Pure, theories, applied, action and practical – linguistics in all its facets interests me, but I have a predominantly practical approach to my own work, which focuses on language pedagogy, and in particular the application of proven principles from Teaching English as a Second Language to satisfy the blossoming interest in learning Tibetan.
My research interests are in the area of Second Language Acquisition, particularly L2 Phonology and the development of L2 reading, listening and speaking proficiency. I am committed to research-led teaching and also a strong proponent of community engagement and the transfer of knowledge generated within the academy to society at large. For the past few years I have worked actively with the public school system in Utah as it has rolled out school dual language immersion programs in Chinese, French, German, Portuguese, Spanish and most recently Russian. For the latter I have consulted on translation of the mathematics curriculum and selection of a literacy program from among those used in Russian primary schools. In my spare time, I ski, hike, read mystery novels and travel to challenging places.
Dr. Carla Suhr joined the Spanish and Portuguese Department at UCLA in 2016 after finishing her PhD at the Universidad Complutense de Madrid. Professor Suhr focuses her academic work on the integration of culture, language, and cognition as a way to improve cross-cultural communication and inclusive teaching. She has worked in the field of Spanish linguistics and service-learning for the past 13 years at organizations such as Universidad Complutense de Madrid and University of New Haven, and her experience as a Spanish teacher trainer provides her the ability to implement diverse teaching strategies towards a specific project, program, and course. She cofounded IDESLI International Institute of Linguistics in San Francisco in 2009, where she directed the Language Courses and developed programs geared to industries conducting businesses with Spanish-speaking countries and professionals as well as non-profit organizations working with the Latino community. She currently teaches Spanish and Service-learning courses in the Department of Spanish and Portuguese at UCLA, from which she emphasizes the positive learning outcomes attained from connecting students with the community. Learn more about these courses here https://www.youtube.com/watch?v=hbXr-3-YXLI. Her current area of research is within the cognitive sciences, specifically on conceptualization processes and how this understanding enables us to acquire strategies as a valuable tool for Second Language Acquisition.
My line of inquiry explores three interrelated avenues in the field of Spanish Applied Linguistics: language education (Language Pedagogy), language learning (Language Acquisition), and language in society (Sociolinguistics). Specifically, I examine how second language (L2) learners develop their language competence in different learning contexts, e.g., in an at-home classroom, during study abroad, or in an electronic and community service learning environments. Research has shown that L2 learners in classroom (regular and immersion) settings are typically exposed to formal registers, while vernacular registers are solely available outside the classroom. Hence, I am particularly interested in the L2 acquisition of sociolinguistic features, including the sensitivity to the context (both locally and internationally) where Spanish is used, i.e., the sensitivity to differences in local geographical dialect (e.g., variable morphosyntactic structures), to differences in register, or to speaking in a native-like or natural way.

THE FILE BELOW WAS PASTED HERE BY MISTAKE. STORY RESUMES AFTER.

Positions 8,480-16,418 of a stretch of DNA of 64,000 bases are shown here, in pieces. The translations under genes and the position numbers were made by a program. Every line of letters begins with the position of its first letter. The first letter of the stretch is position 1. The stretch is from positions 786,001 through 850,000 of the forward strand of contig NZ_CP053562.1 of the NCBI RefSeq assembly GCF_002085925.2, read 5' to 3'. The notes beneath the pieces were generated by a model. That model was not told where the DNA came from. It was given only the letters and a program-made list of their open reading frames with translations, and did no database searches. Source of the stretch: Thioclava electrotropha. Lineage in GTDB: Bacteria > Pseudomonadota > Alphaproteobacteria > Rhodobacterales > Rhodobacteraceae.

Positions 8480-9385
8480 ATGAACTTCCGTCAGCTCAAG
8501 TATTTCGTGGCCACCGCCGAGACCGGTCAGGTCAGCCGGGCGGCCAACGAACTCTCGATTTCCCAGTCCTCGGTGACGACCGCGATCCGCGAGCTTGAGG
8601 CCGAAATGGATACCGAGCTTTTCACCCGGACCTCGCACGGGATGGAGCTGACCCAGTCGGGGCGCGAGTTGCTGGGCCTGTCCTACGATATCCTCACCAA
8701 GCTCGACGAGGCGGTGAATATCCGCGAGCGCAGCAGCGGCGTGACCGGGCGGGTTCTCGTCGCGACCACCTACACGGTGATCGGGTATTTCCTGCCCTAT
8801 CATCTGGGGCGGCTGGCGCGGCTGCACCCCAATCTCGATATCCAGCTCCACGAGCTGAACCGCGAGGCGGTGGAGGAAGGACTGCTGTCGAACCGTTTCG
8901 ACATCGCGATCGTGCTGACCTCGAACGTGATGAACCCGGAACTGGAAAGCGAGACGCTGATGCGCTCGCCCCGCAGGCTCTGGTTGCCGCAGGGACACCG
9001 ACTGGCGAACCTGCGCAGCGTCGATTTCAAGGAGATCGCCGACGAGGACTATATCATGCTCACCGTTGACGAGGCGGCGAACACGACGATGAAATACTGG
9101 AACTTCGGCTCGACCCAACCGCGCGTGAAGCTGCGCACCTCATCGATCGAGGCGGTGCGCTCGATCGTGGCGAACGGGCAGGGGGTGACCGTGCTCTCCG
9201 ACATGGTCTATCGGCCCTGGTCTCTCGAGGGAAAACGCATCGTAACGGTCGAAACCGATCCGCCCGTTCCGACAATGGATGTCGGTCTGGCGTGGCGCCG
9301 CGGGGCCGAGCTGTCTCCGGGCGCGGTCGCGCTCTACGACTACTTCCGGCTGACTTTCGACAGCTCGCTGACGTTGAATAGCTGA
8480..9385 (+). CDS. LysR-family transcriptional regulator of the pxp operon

I am an associate professor of Italian language, literature and culture with twenty-four years of teaching & leadership experience at the university level. My areas of specialization are Medieval & Renaissance Italian literature and foreign (F/L2) language acquisition. Currently, my focus is on the applications of technology and digital media to language acquisition, in particular video game-based learning (VGBL). In fall 2016, as a recipient of the Saint Louis University (SLU) Reinert Center for Innovative Teaching, I developed Intensive Italian for Gamers. The course was successfully taught in the SLU state-of-the-art Learning Studio in spring 2017. I have presented my research and results in workshops and presentations, at conferences and in publications (in print and forthcoming). I have an extensive and eclectic background in Classics (Greek and Latin, Philology, Literature), Ancient and Medieval History, Theology, Philosophy; but also in Cinema Studies, International Studies, Communications and Journalism. I definitely enjoyed the variety of my studies. I am a firm believer in multidisciplinary approaches to both learning and teaching.